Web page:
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A Criminal Defense Law Firm

Aggravated Stalking

Stalking usually requires some proof that a defendant repeatedly followed, harassed, or communicated with a victim in a way that caused the victim substantial emotional distress. Aggravated stalking requires this same stalking proof plus some other aggravating act or circumstance. This usually means contacting another person in violation of a Restraining Order. There must be a threat is this communication, but the threat could be implied. Simply violating a restraining order by contacting the protected person is only a misdemeanor.   The main case in this area of the law is Johnson v. State, 264 Ga. 590 (1994).  The Johnson case held that the term “harassing and intimidating” is means to knowingly and willfully engage in a course of conduct directed at a specific person which causes emotional distress by placing such person in reasonable fear of death or bodily harm to himself or herself or to a member of his or her immediate family, and which serves no legitimate purpose.

In our experience, we have found that most “Aggravated Stalking” charges can often be reduced or dismissed because the contact is often not a threat of violence, but just communication. Another common defense arises when a “victim” of Aggravated Stalking violates the no contact order.  Judges take these cases very seriously, and that goes both ways—both to the alleged victim and to the defendant.  If a person who gets a TPO themselves violates the TPO, a judge will have very little sympathy for that person.  Prosecutors too find that a “victim” who plays fast and loose with a restraining order, picking and choosing when to claim and disregard its protections, is not worthy of the Courts protection.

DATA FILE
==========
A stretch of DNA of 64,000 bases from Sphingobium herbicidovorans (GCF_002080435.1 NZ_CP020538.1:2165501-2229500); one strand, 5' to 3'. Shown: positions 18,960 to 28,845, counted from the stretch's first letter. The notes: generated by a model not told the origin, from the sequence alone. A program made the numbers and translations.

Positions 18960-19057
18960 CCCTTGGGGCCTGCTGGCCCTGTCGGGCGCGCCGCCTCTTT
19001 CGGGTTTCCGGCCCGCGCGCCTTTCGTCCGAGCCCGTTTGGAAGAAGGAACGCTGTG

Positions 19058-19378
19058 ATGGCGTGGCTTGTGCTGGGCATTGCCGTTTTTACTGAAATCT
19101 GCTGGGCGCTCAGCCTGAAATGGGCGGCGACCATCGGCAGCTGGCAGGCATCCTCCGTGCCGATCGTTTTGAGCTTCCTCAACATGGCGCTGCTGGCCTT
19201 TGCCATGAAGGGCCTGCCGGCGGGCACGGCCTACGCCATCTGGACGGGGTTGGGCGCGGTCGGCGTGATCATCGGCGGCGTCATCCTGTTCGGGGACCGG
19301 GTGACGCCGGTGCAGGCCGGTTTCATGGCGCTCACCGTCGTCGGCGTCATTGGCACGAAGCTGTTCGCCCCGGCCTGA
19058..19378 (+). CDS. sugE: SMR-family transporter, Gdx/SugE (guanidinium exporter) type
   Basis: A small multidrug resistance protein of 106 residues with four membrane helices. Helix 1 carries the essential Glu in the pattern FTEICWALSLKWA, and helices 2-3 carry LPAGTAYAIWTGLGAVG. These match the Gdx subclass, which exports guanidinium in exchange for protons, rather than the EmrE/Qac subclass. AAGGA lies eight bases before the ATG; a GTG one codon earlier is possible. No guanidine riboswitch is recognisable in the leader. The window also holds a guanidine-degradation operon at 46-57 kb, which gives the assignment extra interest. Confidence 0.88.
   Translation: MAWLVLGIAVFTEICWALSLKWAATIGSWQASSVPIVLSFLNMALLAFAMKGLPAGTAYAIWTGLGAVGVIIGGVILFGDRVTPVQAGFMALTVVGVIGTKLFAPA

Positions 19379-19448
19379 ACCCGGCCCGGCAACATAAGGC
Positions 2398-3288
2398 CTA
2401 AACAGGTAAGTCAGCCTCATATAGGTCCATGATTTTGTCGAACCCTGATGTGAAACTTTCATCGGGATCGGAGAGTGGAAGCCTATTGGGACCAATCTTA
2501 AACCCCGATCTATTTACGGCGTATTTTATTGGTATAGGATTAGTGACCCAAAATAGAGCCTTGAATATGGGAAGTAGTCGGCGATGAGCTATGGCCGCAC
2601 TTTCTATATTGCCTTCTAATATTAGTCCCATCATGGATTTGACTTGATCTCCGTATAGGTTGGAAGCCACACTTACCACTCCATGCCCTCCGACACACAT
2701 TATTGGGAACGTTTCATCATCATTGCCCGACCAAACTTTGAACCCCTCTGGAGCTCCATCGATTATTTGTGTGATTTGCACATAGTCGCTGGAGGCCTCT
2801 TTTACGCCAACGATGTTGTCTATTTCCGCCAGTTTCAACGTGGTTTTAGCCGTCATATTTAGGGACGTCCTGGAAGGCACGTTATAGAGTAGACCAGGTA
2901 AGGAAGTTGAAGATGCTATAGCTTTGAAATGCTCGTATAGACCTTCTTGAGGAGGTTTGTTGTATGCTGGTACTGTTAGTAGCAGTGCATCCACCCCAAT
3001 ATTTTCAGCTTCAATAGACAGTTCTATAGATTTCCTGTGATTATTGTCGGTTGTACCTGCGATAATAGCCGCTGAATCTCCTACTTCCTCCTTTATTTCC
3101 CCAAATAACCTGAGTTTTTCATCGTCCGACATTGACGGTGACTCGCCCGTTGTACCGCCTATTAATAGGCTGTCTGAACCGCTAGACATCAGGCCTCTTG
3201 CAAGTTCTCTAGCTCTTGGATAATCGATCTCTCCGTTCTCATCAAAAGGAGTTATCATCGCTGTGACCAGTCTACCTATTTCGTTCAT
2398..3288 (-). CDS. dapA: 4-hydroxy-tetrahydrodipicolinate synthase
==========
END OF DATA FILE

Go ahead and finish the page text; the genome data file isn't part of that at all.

Obtaining a bond quickly for a person charged with Aggravated Stalking is often the most difficult part of the defense because only a Superior Court Judge can grant the bond request. Our strategy in these situations is to quickly and simultaneously pursue every possible option for bond, including contacting the victim or witnesses to collect affidavits, filling a Motion for Bond, and working with State Prosecutors for a consent bond. Our efforts usually pay off with a quick bond.